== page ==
Follow on Instagram and TikTok: @miaasanomusic

What does the rest of the year have in store for you? Mia: I just graduated college so my big focus is releasing original music. I currently have a single out and have a remix for it coming out at the end of the summer. I’m also writing a bunch of new music with some producer friends of mine and collabing on a bunch of stuff with a bunch of artists. I have a ton of stuff in the works. I have the bagpipe and electric violin duo with my friend Ally. I have my senior recital/debut Mia Asano show happening in Boston on August 4th and 12th, which will be my first live show since the pandemic. Ideally, I’m going to take that as an opportunity to go on tour, too. Any advice for young artists trying to grow their online brand or just simply taking the plunge into the music industry? Mia: I think that hard work will always pay off. I’ve always found that even if I wasn’t the best musician in the room, simply by being the most prepared, working the hardest, and showing up on time, I’d always end up being the best person in the ensemble. It’s an important skill that I’m grateful that I’ve learned since there are very few situations in life where you’re just naturally going to be the best at something. You have to prepare and work hard. As far as social media advice, take a look at your life and your goals and ask yourself if having a million followers and having to post every single day is something that would make you happy. Be real about it. If you’re the kind of person that hates social media, then there’s no shame in not doing it. There’s no reason to put any pressure on yourself to do something that, ultimately, won’t bring you happiness.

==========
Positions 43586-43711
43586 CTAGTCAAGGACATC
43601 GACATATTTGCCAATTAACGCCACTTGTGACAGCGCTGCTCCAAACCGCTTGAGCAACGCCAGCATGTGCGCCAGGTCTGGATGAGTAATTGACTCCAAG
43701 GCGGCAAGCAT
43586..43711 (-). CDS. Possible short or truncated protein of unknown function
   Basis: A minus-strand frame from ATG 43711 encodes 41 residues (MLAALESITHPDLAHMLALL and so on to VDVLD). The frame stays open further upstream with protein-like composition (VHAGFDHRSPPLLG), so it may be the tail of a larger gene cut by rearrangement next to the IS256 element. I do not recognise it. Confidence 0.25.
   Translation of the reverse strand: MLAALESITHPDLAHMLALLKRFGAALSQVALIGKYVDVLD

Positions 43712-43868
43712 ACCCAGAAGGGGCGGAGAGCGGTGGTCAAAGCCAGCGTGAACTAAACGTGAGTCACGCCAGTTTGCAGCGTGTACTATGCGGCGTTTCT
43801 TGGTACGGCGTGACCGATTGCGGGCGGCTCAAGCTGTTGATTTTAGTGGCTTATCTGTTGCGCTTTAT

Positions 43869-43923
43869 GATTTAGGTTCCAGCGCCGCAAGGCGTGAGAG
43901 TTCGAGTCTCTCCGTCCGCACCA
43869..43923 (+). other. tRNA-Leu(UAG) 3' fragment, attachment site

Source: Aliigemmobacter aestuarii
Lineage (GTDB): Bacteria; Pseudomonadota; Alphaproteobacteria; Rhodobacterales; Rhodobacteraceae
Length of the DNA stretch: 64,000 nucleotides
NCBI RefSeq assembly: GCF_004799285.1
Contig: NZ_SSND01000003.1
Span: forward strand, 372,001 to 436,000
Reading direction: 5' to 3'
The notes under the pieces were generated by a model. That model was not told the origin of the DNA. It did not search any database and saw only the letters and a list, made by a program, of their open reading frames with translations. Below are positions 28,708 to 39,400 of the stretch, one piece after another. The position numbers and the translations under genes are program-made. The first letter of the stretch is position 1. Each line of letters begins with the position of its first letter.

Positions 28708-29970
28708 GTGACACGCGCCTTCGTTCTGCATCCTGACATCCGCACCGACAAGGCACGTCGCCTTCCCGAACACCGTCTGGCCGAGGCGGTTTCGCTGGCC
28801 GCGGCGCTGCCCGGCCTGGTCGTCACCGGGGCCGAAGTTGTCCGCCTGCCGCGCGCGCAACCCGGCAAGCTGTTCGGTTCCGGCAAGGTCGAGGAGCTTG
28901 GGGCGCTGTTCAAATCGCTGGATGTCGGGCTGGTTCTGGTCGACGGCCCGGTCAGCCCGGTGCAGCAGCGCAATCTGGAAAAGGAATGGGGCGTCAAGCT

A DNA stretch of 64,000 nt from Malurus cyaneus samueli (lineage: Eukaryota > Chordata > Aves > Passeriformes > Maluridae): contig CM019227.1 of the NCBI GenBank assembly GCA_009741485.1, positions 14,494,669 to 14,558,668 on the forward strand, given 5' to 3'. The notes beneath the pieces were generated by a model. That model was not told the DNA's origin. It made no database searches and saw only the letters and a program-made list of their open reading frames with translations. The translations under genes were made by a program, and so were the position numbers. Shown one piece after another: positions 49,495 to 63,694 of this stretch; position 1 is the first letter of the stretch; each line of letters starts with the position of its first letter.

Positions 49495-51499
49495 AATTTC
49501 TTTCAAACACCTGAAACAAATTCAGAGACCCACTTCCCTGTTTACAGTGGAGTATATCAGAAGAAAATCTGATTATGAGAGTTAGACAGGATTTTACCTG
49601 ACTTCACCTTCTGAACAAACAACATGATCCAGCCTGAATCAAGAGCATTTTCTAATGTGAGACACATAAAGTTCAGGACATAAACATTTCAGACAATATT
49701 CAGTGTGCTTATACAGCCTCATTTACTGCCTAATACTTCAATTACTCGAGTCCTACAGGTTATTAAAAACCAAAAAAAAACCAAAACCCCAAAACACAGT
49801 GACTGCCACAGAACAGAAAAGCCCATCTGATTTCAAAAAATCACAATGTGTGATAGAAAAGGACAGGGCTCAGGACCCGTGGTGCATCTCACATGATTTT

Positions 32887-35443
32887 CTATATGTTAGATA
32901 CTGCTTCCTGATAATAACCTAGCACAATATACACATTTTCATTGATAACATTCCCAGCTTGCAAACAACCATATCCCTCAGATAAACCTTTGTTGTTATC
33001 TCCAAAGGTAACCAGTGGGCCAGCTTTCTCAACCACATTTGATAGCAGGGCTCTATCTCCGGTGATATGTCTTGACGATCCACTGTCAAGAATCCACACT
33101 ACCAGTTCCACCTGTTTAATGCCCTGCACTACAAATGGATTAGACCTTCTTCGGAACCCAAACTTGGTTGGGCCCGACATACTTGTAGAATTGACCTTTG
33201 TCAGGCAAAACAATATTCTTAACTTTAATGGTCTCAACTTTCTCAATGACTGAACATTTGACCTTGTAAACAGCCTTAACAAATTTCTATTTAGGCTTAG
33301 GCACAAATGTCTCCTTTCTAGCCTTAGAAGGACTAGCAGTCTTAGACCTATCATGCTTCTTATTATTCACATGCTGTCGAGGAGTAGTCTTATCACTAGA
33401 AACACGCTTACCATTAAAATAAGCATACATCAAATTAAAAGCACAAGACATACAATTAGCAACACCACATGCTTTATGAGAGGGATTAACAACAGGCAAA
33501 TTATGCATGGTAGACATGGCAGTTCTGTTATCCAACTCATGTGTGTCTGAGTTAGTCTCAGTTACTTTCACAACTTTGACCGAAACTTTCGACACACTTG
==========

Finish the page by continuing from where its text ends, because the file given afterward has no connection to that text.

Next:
Russell Klimas (@lightnlense) PERFORMER MAGAZINE JUNE/JULY 2022 29



Benjamin Ricci

Building a Real-World Connection Through Digital Barriers




“Whatever it took, whatever you had, you were gonna make some noise with it.”


ravis Shallow has been building a budding community of listeners with his down-home, relatable livestreams these past few years. The Southern singer, songwriter, and guitarist sat down with us to chat about his upbringing, his approach to the business, and how livestreaming helped boost his career. So, let’s take it back to the beginning. I know that you’re originally from North Carolina. Could you maybe give us a little bit of insight into your background and where music entered the picture for you? I grew up in Greenville, NC about two hours north of where I am now, which is Wilmington, Wilmington been home base for me since 2000. But growing up, I started with some Suzuki violin type stuff, a couple piano lessons here and there. Nothing stuck; the violin felt more like a chore. So, like I said…nothing stuck, but I would say that that’s where the ear training stuff that I learned became very valuable later on in life. So that was kind of the initial thing, but once I moved to Wilmington it was kind of a mess. I think just being a musician in general, that’s a superpower all to itself, not with just the music side, but the promoting side. All the business things